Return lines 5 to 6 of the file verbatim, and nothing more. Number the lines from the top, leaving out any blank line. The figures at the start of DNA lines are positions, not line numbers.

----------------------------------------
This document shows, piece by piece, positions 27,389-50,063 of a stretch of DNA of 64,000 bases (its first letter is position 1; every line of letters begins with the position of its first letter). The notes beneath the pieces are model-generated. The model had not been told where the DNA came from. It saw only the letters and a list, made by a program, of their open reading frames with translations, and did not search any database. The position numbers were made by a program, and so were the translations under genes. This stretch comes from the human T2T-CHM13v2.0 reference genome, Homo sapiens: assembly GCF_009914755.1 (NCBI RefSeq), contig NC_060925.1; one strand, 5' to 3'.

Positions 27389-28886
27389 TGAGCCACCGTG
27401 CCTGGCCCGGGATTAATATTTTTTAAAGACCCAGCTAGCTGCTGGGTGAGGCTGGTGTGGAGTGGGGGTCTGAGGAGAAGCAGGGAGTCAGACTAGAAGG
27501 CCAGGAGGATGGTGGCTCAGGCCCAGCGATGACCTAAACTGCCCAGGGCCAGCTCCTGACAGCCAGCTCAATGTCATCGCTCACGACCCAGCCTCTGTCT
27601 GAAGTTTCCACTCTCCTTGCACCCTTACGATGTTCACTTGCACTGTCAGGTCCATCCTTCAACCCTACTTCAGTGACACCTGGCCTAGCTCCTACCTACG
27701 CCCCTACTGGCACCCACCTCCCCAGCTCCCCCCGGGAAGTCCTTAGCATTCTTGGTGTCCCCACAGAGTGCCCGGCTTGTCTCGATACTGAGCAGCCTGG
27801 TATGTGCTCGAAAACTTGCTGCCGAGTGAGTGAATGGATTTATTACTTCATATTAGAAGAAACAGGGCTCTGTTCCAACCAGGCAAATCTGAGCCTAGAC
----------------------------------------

27501 CCAGGAGGATGGTGGCTCAGGCCCAGCGATGACCTAAACTGCCCAGGGCCAGCTCCTGACAGCCAGCTCAATGTCATCGCTCACGACCCAGCCTCTGTCT
27601 GAAGTTTCCACTCTCCTTGCACCCTTACGATGTTCACTTGCACTGTCAGGTCCATCCTTCAACCCTACTTCAGTGACACCTGGCCTAGCTCCTACCTACG